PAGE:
What’s in a name?


“The Point of the Pick” is a screwy name. What’s behind it?

In the 1930s, Marxists argued that coal acquired value only when the miner’s pick broke it from the seam. Maybe they still do. Obviously, people buy and sell natural resources in place for their extracted worth independent of anticipated labor input. Our society values many types of goods and services this way. I think, for example, of Vanna White who is paid $8 million a year to turn letters, be cheerful and walk hither and yon in high heels. I will do that job for half that money, no one-tenth: HIRE ME.

Nonetheless, I liked the picture of a 1930s miner picking out an undercut prior to blasting the coal face. I liked the alliteration between pick and point. I liked the connection between the phrase, point of the pick, and The Point, a triangle where the Allegheny and Monongahela Rivers meet to form the Ohio in downtown Pittsburgh. The City is a principal setting in the story. I liked the idea that I could connect the mining part of the story with the love interest through Allyson Pickering. I liked the memory of writing occasionally for the “The Pittsburgh Point,” an admirable weekly, in the late 1960s.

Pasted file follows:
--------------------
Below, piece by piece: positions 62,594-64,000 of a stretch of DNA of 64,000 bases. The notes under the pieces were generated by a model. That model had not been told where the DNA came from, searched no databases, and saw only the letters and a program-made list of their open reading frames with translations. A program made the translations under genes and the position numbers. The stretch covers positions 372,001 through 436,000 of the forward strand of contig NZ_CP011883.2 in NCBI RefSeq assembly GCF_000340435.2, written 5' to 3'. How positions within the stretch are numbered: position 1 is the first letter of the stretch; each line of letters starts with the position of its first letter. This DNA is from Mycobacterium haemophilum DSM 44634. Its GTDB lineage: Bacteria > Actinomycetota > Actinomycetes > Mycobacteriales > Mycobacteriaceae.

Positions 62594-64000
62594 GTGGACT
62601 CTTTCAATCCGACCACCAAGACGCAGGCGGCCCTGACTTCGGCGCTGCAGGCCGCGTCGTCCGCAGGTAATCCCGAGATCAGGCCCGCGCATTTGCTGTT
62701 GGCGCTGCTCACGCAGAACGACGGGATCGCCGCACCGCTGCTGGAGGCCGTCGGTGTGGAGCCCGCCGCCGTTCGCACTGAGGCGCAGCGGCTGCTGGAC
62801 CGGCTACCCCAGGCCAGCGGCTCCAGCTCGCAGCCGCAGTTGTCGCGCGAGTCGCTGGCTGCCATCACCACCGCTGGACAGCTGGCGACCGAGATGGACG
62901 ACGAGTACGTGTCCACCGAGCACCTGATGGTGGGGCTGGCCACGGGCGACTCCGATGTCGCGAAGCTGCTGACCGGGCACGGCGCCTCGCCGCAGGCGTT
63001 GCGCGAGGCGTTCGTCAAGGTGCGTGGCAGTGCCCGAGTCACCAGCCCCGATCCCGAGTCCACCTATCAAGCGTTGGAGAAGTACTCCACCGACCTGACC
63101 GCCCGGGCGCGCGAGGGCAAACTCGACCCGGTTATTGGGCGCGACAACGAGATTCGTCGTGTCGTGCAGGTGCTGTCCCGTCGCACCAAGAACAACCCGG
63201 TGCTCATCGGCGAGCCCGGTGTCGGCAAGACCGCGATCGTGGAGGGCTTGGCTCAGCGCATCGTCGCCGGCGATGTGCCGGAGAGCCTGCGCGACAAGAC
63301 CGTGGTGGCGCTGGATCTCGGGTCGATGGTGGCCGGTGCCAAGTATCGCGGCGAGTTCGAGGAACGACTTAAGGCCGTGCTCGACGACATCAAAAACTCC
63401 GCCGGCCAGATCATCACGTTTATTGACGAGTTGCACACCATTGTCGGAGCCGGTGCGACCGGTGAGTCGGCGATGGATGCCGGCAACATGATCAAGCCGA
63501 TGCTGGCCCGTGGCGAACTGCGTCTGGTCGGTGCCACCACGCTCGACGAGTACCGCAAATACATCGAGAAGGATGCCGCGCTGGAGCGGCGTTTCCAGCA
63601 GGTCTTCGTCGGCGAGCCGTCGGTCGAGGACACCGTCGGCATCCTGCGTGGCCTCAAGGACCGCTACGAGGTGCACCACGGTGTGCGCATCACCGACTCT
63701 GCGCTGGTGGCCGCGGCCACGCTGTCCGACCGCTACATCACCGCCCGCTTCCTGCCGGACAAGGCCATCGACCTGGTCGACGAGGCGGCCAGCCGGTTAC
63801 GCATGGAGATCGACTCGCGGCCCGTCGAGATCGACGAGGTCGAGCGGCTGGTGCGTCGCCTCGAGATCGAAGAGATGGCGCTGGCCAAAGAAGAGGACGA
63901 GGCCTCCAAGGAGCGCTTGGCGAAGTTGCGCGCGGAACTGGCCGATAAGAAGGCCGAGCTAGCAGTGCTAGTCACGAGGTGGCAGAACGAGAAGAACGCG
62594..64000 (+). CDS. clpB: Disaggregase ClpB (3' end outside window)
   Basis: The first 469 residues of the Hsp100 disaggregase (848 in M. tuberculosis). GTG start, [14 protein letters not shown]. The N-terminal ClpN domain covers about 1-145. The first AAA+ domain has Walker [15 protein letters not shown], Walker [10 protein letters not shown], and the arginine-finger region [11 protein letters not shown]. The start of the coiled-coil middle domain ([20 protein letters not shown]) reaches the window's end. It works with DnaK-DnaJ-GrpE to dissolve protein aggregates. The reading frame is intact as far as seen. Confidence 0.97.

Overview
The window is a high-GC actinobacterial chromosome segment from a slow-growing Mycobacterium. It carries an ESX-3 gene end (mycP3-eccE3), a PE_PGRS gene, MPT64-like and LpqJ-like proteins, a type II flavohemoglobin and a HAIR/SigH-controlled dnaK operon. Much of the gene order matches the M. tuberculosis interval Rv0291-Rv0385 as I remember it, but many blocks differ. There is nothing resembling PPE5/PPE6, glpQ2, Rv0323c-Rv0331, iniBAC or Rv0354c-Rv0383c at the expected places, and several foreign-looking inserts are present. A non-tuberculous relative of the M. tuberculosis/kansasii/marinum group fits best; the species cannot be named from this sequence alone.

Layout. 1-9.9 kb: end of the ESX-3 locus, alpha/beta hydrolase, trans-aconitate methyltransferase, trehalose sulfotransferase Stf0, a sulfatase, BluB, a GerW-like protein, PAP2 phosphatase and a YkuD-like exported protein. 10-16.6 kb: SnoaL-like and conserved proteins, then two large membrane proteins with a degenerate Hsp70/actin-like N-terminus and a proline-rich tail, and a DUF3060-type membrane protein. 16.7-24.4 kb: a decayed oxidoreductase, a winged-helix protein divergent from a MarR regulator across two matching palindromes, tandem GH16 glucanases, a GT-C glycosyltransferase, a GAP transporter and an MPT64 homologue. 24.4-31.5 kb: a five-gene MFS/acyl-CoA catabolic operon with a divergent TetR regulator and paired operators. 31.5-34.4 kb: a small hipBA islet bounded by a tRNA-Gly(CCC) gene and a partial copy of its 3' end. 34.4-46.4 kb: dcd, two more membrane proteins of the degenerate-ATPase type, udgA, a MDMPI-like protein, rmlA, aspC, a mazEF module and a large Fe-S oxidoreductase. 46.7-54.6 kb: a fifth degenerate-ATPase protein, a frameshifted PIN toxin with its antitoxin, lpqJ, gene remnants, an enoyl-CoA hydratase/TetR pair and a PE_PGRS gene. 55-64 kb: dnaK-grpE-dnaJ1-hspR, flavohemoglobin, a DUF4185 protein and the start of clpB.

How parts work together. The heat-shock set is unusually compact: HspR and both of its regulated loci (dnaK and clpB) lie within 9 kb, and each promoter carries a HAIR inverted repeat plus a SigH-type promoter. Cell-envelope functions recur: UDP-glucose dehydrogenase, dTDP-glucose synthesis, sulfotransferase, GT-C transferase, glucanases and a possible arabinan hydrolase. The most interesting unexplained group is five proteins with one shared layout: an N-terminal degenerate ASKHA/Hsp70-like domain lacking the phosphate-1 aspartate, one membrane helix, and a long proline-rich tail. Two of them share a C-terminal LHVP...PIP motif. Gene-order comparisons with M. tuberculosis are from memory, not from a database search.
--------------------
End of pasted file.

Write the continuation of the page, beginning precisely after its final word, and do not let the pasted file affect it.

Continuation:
The actual iron pick head is a plot device that both links the 1930s strike flashback to a pivotal 1975 plot point that drives the ending. The pick is a causation factor, not a goal pursued by the protagonist like a classic MacGuffin. It’s invokes the “African Queen,” rising from the depths to show how forgotten things often determine major life events.

I confess that most of the architectural lines drawn above came to me as I was writing or after, not before. I write without a blueprint. It comes out organized. Some brains work in odd ways.

January 11, 2019